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For a significant minority of the population, interpersonal violence leads to profoundly distressing symptoms of posttraumatic stress disorder (PTSD) and devastating functional impairment. Individual variability in response to violent trauma depends on a number of factors, including genetic susceptibility (Zoldaz & Diamond, 2013) and the potency of trauma exposure (Kessler et al., 1995). Being able to identify those who may be at risk for developing PTSD subsequent to trauma exposure has far reaching public health and clinical utility. Imagine the value of being able to identify individuals at risk for developing long lasting emotional scars after exposure to traumatic stress, and then using this information about susceptibility to prevent the onset of PTSD. This ability would not only improve the health related quality of life for at risk individuals (Lettinga et al., 2002), it would also decrease financial burden on the health-care system, enabling the US to accomplish national goals as outlined in newly enacted health-care reform policy (Patient Protection and Affordable Care Act of 2010). Other areas where this information would be valuable includes screening troops before deployment, first responders before working at the scene of an emergency, or children growing up in neighborhoods where exposure to community violence is a way of life. It is well established that a significant number of troops returning from tours of duty and first responders suffer PTSD. Furthermore, trauma exposure, PTSD and related impairments in academic achievement, physical health, and occupational attainment are prevalent among youth, and more so for those who reside in low income, urban centers (Fairbank, 2008). Thus, interrupting the development of PTSD, diminishing its severity, or shortening its course holds tremendous benefit to the individual and society.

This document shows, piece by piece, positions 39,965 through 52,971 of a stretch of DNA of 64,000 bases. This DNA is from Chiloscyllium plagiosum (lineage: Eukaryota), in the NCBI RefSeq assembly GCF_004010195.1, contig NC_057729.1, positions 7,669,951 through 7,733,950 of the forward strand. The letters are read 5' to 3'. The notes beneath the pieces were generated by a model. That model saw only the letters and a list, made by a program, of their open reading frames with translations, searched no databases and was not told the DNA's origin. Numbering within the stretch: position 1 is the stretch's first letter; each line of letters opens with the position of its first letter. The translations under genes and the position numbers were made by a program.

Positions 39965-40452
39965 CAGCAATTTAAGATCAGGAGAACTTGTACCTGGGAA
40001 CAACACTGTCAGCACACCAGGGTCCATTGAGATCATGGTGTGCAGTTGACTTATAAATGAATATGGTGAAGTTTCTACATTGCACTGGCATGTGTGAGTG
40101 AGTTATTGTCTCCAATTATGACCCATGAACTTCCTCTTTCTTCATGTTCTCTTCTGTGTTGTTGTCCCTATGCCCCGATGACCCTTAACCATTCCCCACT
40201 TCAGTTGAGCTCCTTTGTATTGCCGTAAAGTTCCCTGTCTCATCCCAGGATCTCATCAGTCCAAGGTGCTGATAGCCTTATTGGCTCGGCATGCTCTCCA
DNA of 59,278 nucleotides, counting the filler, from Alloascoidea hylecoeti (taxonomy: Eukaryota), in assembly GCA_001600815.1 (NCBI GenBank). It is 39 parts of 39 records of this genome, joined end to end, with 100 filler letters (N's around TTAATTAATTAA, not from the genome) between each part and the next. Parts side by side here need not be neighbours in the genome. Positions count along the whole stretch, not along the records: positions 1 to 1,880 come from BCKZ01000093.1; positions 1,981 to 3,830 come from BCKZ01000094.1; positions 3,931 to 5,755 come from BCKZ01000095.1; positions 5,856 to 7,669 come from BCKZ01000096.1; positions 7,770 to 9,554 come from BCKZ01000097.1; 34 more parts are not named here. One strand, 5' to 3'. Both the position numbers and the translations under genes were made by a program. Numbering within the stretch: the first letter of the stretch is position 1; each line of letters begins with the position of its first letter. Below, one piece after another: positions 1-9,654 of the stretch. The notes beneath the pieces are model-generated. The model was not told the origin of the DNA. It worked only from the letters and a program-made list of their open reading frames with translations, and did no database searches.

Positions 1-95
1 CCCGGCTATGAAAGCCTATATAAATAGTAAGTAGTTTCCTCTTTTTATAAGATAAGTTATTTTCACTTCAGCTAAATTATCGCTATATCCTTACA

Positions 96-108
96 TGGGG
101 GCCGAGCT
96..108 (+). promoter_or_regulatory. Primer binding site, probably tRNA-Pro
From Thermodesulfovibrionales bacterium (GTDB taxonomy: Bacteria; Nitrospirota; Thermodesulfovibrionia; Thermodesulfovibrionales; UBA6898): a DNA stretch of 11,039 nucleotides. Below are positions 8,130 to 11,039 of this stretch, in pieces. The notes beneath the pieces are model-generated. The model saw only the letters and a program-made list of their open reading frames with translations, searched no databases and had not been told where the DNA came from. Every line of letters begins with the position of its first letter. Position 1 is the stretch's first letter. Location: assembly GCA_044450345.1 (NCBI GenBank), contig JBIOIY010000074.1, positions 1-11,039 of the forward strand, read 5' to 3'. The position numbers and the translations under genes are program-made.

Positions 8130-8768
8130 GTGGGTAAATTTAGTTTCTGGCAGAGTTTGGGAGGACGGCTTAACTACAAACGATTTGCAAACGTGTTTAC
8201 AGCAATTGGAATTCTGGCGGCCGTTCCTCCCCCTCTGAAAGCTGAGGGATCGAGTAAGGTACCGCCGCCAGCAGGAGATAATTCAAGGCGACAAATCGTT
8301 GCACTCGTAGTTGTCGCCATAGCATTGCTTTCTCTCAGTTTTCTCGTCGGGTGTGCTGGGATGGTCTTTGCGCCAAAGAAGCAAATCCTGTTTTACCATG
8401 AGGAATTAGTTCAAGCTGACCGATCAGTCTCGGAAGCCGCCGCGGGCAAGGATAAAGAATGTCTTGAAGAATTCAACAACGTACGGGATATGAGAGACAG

The search for physiological markers for PTSD has been largely inconclusive to date (Zoldaz & Diamond, 2013); however, a less studied and promising marker for PTSD is pupil response. Pupillometry allows continuous measurements of involuntary physiological pupil reactions to visual stimuli (Granholm & Steinhauer, 2004). Yet, few reports have examined whether this reflex could serve as diagnostic marker of PTSD.  Using eye-tracking technology, Cascardi, Armstrong, Chung, and Pare (in press) evaluated pupil responses to threatening and neutral pictures from the International Affective Picture System (Lang, Bradley, & Cuthbert, 2008). Pictures were matched on pre-identified characteristics, such as number and position of elements. Each picture was shown to participants for 30 seconds and presentation was balanced across participants so that an equal number of threat or neutral pictures appeared first. Threatening pictures depicted scenes of interpersonal violence. A sample of 40 trauma-exposed individuals who experienced at least one form of interpersonal violence, such as physical or sexual assault, were recruited for participation; 40% of participants met diagnostic criteria for PTSD using the Clinical Administered PTSD scale (Blake et al., 1995; Weathers, Keane, & Davidson, 2001).